Djadidi imagined a community garden as a way to supply the kitchen and “try to become as self-sufficient as we can.” A position was posted for a Community Garden Co-ordinator with UBC Arts Co-op, which had supplied students previously to Atira.

The energetic, articulate Hawkey, whose family lives on a farm and who has spent many an hour building her own patio garden, got the job and was soon contacting area businesses for donations of plants and gardening supplies and encouraging residents to tackle planting in their backyard garden areas.

Hardware / home improvement retailer RONA has been a big supporter, donating fertilizer, soil, rakes, shovels, hoes, children’s gardening tools and seeding trays for next year. Local nurseries and farms generously donated plants.

“I write good letters,” Hawkey explains. “My strategy was to ask lots of businesses for smaller donations. Everyone has been very generous. Everywhere I stopped they said, ‘Here, take a flat of plants.’”

Hawkey contacted the City of Surrey Parks and Recreation department, which is exploring developing a municipal community garden managed by local participants, and was quickly recruited to its community garden committee. The City and Atira are now looking to combine their needs into a community garden that serves both.

Hawkey has attended City meetings and been actively involved in site selection, assessing locations for proximity to high-density housing, visibility, accessibility to water, public transportation and parking, and soil suitability, and she is now recruiting volunteers to help organize an open house to unearth potential gardeners.

As a small scale back-up plan in case this municipal garden does not see fruition, Hawkey also applied for and received permission from the housing society where Koomseh is located to develop a small garden at a site selected using aerial photos obtained through the City of Surrey.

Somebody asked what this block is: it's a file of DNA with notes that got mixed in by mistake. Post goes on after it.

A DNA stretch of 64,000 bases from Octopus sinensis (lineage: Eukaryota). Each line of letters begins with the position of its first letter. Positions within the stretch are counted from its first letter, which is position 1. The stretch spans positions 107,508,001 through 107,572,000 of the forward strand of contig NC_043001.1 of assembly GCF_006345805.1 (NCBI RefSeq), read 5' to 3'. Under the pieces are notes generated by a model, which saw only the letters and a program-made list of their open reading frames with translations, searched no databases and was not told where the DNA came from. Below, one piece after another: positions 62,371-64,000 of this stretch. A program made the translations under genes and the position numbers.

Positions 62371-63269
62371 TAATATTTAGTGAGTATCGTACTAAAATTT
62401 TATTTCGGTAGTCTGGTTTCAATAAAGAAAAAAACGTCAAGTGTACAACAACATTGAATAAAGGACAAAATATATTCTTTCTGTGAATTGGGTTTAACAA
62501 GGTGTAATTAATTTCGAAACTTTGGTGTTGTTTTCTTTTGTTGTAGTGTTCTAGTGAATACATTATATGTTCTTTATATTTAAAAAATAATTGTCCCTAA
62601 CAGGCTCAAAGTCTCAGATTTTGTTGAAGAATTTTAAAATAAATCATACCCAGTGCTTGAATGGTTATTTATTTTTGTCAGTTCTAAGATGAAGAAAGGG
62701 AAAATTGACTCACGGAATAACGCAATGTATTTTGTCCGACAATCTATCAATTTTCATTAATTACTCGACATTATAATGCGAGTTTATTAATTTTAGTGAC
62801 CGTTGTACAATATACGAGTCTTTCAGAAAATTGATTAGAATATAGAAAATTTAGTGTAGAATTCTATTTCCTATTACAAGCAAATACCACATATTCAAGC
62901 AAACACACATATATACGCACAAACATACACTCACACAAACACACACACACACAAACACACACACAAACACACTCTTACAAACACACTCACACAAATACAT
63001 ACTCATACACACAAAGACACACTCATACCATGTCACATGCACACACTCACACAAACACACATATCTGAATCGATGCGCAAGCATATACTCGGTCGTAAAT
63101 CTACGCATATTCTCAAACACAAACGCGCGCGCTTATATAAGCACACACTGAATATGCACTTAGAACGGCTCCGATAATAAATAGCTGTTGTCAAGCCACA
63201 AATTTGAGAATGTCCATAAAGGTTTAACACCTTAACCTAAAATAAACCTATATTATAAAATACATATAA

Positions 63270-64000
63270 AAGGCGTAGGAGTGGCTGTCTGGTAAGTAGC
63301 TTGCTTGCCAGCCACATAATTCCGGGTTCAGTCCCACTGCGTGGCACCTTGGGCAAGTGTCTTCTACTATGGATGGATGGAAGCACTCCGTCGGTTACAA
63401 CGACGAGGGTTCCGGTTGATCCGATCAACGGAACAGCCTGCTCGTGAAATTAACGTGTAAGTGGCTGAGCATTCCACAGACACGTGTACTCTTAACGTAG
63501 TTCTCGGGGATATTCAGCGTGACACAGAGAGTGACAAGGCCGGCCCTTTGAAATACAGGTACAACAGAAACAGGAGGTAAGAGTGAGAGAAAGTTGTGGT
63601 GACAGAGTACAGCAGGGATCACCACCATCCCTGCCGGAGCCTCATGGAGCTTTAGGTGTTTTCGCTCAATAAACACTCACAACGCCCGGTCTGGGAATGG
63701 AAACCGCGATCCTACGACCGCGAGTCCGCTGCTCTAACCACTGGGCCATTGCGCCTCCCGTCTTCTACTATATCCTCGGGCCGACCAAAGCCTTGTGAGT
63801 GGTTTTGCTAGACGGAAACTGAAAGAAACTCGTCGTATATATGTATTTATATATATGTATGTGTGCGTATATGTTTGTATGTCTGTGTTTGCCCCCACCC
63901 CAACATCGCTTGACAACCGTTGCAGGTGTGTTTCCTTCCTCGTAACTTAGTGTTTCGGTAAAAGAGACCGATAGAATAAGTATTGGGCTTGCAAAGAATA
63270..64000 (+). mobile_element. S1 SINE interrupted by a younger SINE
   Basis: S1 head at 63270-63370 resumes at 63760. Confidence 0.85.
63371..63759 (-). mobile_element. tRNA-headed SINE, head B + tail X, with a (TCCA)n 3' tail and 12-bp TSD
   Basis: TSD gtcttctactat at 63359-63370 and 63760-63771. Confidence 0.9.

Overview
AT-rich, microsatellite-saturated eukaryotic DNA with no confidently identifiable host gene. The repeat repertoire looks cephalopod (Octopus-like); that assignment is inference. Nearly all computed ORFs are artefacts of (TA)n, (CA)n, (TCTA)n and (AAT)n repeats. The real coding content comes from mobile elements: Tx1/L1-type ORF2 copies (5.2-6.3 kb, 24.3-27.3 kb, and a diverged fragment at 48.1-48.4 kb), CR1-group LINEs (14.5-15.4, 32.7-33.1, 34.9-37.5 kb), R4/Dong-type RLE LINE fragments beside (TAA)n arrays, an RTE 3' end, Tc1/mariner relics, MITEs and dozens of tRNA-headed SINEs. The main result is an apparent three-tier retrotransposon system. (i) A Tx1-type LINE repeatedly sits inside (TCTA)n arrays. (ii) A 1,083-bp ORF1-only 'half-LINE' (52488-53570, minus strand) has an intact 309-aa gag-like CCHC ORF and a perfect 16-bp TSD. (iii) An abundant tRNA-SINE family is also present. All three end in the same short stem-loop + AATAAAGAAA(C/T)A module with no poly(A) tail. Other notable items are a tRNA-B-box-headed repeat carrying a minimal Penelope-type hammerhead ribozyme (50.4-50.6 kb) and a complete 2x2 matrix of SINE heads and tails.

“Gardening is very rewarding. Especially for people who will be here at the end of the harvest, it’s a great feeling when you can pick your own tomato to eat,” says Hawkey. “But even people who are not here from the planting to the harvest can still participate. It gives people the opportunity to get together. It’s therapeutic and fun and social.”

Residents concur.

One woman, whose identity cannot be revealed, kept a garden in her former home and worried she would miss it after leaving her abusive partner. When she arrived at Koomseh, she was thrilled to pull up the huge weeds in her backyard and plant some vegetables and flowers.

“It has made it very cozy, made it my own space,” she says. “I find gardening very peaceful. It makes me relax, it’s tranquil -- and it’s a great hobby, something I can share with my daughter.”

Another resident, who has volunteered to serve on Surrey’s community garden committee, says gardening “is a healthy thing to do. It’s a good social thing and it helps us communicate with the community and with each other.”

Hawkey has developed a formal plan for next year’s growing season, mapping out when vegetables need to be seeded and when and where they can be planted outdoors. She says the itinerary should make next year’s garden bountiful and allow the community kitchen to plan meals around the harvest seasons.

Though she returns to UBC this month, she will remain part time at Koomseh as the community kitchen co-ordinator.

“I’m glad I’m staying on. I started something and I feel like I want to see it through.”

Spoken like a true gardener.

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Last reviewed 22-Sep-2006